Today, thinking about the relationship between pandemic and Koinonia in a socio-theological perspective is a great challenge. For many people of faith, some of these questions would be possible: can we be in solidarity if we have to remain distant? Could it be that physical isolation points to the need for an individual-vertical relationship with God opposing the commitment to “coexistence” between sisters/brothers? Is God saying that it is not important to be together to worship Him?
I take this opportunity to reflect from my experience of faith as a young Cuban woman on the implications that the COVID-19 has brought to the way of understanding myself and being church. In this sense, in front of, apparently, a common scenario that humanity is going through, I understand that there are individuals more vulnerable than others due to their health and social conditions, skin color, sexual orientation, physical disability, etc. Being a "church-community" at this time implies for me to be more attentive to the clamor of those people who lack rights and opportunities as a result of the hegemonic and unjust systems in which we were already living and now they pretend to stress their influence under the present critical conditions. Living in "solidarity" is possible if we do not reproduce speeches in plural that do not recognize the urgency of transforming the realities of injustices of some, so that we can all live together harmoniously in the common home in which God has placed us.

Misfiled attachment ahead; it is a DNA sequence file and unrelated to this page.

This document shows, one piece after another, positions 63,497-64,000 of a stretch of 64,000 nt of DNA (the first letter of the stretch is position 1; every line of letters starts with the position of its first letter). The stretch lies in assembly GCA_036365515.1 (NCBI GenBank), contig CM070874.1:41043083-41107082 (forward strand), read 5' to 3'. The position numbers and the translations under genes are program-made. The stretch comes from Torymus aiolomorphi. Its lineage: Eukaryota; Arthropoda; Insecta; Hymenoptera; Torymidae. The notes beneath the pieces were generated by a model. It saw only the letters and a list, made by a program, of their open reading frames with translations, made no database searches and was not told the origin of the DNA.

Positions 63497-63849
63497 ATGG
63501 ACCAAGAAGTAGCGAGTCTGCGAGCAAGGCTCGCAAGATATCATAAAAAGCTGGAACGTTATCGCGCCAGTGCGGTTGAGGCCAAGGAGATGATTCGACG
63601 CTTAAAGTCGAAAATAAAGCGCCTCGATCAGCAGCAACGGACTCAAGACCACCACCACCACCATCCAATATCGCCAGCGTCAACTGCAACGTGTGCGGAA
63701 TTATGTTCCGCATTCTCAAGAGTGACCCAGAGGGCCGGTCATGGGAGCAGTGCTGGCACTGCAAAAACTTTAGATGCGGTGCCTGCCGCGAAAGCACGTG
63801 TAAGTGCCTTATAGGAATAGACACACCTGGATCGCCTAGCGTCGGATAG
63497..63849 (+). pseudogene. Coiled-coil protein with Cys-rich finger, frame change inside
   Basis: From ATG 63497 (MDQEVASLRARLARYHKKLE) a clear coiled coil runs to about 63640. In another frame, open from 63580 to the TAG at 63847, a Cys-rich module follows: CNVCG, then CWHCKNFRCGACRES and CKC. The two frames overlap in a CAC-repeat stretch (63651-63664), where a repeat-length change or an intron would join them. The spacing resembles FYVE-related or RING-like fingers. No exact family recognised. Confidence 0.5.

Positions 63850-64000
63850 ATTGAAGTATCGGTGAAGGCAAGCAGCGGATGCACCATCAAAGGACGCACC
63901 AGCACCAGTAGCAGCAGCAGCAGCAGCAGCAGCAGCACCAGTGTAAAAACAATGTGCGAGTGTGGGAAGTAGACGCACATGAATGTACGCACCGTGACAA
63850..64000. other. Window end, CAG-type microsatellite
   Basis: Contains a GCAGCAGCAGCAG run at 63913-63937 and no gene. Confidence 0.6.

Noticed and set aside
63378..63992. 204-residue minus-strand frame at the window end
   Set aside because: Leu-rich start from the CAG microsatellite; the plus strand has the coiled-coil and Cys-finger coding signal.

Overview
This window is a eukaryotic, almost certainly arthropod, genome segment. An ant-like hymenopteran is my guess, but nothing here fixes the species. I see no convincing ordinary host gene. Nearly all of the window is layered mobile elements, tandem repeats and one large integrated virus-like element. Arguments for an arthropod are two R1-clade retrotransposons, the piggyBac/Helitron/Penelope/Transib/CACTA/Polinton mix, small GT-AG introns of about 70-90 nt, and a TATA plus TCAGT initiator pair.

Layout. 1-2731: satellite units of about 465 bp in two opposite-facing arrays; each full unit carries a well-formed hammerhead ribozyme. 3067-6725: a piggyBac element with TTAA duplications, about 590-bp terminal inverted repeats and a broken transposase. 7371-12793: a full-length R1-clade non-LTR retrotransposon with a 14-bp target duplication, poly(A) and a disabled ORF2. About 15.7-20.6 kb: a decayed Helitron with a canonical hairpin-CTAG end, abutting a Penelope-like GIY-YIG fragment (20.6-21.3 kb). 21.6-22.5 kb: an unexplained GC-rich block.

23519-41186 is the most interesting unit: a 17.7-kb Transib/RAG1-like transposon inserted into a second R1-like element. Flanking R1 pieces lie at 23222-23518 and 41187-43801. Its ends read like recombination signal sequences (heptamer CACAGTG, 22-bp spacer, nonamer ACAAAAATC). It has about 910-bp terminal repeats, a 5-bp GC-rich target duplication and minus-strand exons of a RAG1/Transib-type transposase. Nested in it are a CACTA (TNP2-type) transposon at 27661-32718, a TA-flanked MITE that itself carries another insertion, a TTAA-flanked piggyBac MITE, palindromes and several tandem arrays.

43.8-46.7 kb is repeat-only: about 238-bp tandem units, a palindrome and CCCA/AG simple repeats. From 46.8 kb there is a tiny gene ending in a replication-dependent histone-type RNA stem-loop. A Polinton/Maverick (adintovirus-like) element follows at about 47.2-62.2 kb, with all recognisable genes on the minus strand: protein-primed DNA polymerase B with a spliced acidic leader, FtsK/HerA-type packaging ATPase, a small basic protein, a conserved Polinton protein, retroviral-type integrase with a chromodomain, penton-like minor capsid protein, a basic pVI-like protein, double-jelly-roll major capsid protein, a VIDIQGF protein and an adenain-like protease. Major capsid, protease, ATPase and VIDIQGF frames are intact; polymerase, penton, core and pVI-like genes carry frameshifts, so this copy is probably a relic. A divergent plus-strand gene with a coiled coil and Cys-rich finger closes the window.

In this time in which the care of one's own life and that of others is an imperative, and for this it is necessary to follow the measures of physical distancing, avoid massive activities, etc.; our “church-community” has been kept in communion through creativity, solidarity, faith, hope and with renewed strengths has expanded beyond the walls of the temple. Virtual spaces have kept us connected to tell and listen to life stories, to pray for each other, to create networks and alliances with other organizations, churches, sisters and brothers inside and outside the country. Likewise, various outreach actions have made the "church-community" a witness to God´s Shalom and justice in the midst of the crisis. Taking care of oneself does not mean alienating, forgetting, paralyzing.
God of Life, I ask you that in these difficult times marked by the global pandemic of COVID-19, we consciously live in Koinonia, that is, doing justice for our most vulnerable neighbors, and living the peace of Christ in the practice of care and solidarity. May it be so!